DAVIDSON: We certainly did not know it. Kissinger shared his analysis of what was happening with them and he was probably by far the most brilliant mind available to them and the most sophisticated analyst.

CHRISTOPHER HITCHENS, AUTHOR, THE TRIAL OF HENRY KISSINGER: Richard Nixon himself said that he admired Henry Kissinger for his ability to supply secret information.

NARRATOR: Nixon was afraid that a peace accord in Paris might cost him the election.

HITCHENS: Kissinger notices something. Richard Nixon is prepared to undercut Mr. Johnson and Mr. Humphrey, the President and the Vice President and their negotiations in Paris.

WALTER ISAACSON, KISSINGER BIOGRAPHER: Kissinger had a very conspiratorial and sometimes manipulative character. He really liked to please various sides, he liked to ingratiate himself and in the Paris peace talks, he was willing to talk to both the Johnson/ Humphrey camp as well as the Nixon camp. Kissinger told the Nixon campaign that the Johnson team was close to an agreement with North Vietnam. Until the deal was final, the Johnson team wanted to keep the negotiations secret from South Vietnam.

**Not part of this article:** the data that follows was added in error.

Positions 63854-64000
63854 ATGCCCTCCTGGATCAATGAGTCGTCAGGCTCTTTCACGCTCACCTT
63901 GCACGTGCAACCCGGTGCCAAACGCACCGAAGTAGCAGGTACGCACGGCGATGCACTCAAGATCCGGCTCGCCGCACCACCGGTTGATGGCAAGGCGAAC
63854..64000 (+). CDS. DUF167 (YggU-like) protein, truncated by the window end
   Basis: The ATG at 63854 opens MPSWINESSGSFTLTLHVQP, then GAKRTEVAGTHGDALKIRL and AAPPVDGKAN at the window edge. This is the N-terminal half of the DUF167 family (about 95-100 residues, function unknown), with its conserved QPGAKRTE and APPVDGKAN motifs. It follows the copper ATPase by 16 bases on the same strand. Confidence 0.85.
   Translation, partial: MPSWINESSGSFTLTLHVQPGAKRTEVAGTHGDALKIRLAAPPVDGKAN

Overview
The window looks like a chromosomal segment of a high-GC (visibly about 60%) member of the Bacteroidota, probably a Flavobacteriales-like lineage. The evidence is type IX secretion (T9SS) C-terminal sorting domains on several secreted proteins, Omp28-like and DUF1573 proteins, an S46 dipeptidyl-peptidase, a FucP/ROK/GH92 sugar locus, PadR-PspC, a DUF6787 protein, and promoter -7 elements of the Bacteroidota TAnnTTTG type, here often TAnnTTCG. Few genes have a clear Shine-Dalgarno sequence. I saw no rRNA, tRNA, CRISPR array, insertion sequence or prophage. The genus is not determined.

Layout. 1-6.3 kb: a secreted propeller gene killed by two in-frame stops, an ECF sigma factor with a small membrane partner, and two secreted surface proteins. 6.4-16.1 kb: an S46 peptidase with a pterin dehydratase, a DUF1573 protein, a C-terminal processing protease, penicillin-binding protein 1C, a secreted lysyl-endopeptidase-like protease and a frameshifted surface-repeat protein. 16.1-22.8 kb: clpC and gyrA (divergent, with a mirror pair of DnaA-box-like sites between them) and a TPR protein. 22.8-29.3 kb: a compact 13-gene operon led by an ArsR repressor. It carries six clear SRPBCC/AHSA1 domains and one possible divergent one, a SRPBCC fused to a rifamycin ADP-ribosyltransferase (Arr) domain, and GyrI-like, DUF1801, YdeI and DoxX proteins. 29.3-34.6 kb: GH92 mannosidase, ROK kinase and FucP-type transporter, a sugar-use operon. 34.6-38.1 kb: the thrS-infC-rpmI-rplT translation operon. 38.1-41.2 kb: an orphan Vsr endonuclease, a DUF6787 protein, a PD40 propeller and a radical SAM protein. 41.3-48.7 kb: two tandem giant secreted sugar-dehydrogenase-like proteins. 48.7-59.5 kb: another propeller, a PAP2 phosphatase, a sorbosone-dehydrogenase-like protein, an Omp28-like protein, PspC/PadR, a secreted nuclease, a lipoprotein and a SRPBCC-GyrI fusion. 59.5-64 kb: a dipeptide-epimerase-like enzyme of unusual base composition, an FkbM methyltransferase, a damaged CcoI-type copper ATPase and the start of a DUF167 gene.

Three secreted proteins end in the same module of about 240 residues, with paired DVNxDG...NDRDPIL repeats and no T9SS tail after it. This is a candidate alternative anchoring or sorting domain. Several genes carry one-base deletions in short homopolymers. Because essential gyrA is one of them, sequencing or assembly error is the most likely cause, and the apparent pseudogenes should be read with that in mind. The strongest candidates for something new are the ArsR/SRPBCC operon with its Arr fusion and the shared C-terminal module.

NARRATOR: But Nixon had opened a secret channel of communication with South Vietnamese President Thieu. The go-between was Anna Chennault.

ANNA CHENNAULT: Information, information, information. And knowing that I travelled to Asia quite frequently, messages to South Vietnam always come through me.

NARRATOR: In late September, Kissinger returned to Harvard. As the election approached, he kept in contact with both the negotiators in Paris and with members of the Nixon campaign.

CHENNAULT: He was getting information from both sides, he was probably giving information to both sides too. And I don't blame him. After all, he wasn't sure which side was going to win. Whoever wins, he's going to go to their side.

DAVIDSON: By the way, Kissinger expected to work for whoever the next President was. He offered me a job in the next administration in September of 1968.



INTERVIEWER: Independent of the President's name?


NARRATOR: On October 31, Henry Kissinger called the Nixon campaign to say that there had been a breakthrough in the talks. "I've got some important information," said Kissinger. "They're breaking out the champagne in Paris."

Twelve hours later, the announcement was made. The bombing of North Vietnam would cease and final negotiations would begin. The prospect of peace gave Humphrey a last-minute surge in the polls.

DAVIDSON: And then finally, just a few days before the election, we were moving to substantive negotiations for the first time and there were great hopes at that time.

NARRATOR: But just three days before the election, President Thieu defied Johnson and refused to join the peace negotiations.

DAVIDSON: Certainly one reason is the advice they got from Nixon's people. It's clear that they were being told to hold out and not go to Paris.

NARRATOR: FBI surveillance of the Nixon Camp's contacts with Thieu confirm this. "Hold on," he was told. "We're gonna win."